Monday, June 21, 2010


I wonder if it's innate, a part of human nature, or if it's something that gets attached via nature or nurture to only a few specific human beings: the desire for what we can't have. If this can really be called coveting then I suppose every person experiences it at some point. There's a Commandment about it, after all. But for me, and for certain people I know and care deeply about, wanting what we can't have seems to be a chronic condition.

I kind of wonder if I'm really that covetous though. I don't want something just because another person has it. It isn't a matter of competition for me. It's a matter of personal fulfillment, or even validation, I suppose. Is it foolish of me to feel that I deserve some of the most important things I want in my life - a wife, a family, true friendships, joy and satisfaction in my work, for example? I have hints of some of these things, but somehow, I always either manage to screw them up, or whiff through them, like a ghost, clutching on, trying to take hold, but slipping past like I wasn't even there.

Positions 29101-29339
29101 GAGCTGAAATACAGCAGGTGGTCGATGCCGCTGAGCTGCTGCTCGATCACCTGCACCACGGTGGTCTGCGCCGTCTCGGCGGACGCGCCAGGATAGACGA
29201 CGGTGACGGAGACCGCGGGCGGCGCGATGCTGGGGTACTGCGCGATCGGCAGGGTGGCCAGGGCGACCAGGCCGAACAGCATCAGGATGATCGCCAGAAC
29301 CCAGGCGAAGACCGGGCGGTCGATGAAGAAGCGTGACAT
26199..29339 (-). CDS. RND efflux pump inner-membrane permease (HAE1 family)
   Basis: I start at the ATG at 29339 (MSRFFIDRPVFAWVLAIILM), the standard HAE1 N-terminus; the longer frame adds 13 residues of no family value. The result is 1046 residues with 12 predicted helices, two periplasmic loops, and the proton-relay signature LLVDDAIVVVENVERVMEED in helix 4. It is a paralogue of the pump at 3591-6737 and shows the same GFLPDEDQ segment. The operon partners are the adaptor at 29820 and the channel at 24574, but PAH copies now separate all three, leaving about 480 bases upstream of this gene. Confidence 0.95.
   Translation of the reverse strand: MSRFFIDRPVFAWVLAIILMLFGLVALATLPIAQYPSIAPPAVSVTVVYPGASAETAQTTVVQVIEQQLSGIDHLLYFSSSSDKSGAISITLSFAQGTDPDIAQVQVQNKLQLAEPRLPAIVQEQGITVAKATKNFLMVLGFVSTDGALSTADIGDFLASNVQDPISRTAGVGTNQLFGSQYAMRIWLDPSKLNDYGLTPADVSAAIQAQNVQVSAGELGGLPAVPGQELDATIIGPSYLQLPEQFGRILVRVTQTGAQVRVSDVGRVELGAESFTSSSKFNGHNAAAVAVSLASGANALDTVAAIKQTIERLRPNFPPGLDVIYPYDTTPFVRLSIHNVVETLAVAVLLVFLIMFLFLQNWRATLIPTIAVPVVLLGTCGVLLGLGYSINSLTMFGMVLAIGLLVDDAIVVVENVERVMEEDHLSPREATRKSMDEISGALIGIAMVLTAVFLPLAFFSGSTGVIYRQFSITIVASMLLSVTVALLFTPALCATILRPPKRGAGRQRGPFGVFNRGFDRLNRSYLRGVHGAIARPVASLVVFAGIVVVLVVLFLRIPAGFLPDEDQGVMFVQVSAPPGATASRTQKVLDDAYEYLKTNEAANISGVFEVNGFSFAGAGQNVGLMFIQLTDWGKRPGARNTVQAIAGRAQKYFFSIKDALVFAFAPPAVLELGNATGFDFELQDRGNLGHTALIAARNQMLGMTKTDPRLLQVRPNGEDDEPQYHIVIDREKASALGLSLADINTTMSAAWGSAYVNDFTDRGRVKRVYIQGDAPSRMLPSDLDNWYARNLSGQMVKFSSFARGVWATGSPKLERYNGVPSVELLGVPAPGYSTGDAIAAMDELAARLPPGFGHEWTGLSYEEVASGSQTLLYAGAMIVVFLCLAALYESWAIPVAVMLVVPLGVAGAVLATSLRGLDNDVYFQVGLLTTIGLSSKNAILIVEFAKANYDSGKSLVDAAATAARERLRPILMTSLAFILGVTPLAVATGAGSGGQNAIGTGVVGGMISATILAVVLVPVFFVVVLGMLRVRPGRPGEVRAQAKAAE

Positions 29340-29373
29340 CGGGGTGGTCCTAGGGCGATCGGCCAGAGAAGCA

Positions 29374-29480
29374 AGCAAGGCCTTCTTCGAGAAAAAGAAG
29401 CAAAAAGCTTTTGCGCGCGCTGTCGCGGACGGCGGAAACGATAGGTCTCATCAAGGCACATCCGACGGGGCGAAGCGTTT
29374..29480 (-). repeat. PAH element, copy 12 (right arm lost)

My life seems to be going through an extensive period of "fulfillment Ping Pong" - that is, over the course of a year, or a month, or a week, or even, often, within a day, I go from experiences that are fulfilling and satisfying, to experiences that depress or discourage me, times of emptiness and pessimistic speculation. At these times I can't help but wonder about whether all my relationships will fizzle; if all my work will be for nothing; the possibility that I will continue, unnoticed and taken advantage of, until I despair.

In other words, it may be envious or jealous or covetous of me to say, I ever get a chance to be mostly happy all the time?


maren nazera said...

This is great, Cam (: if you ever need to talk, just let me know. I definitely owe you one. Or three hundred. You do deserve to be happy. You just haven't found a way to make it happen yet. Love ya.

Sheena and Darren Boekweg said...

I think you can have everything you want and still not be happy.
The only way to be happy is to be satisfied with where you are. Now that doesn't mean you can't be ambitious, or dream, or have goals.
It's just an act of being grateful for what you do have; your health, your talent, your opportunities.
Because every choice you make means a path not taken, but you have to live on the path you are on.

Anyway, that may or may not make sense, but the gist of it is "bloom where you are planted."

You may not be in a garden, but that doesn't mean you are not a flower.

Okay, again I'm not quite making sense.

Be happy, you deserve happiness.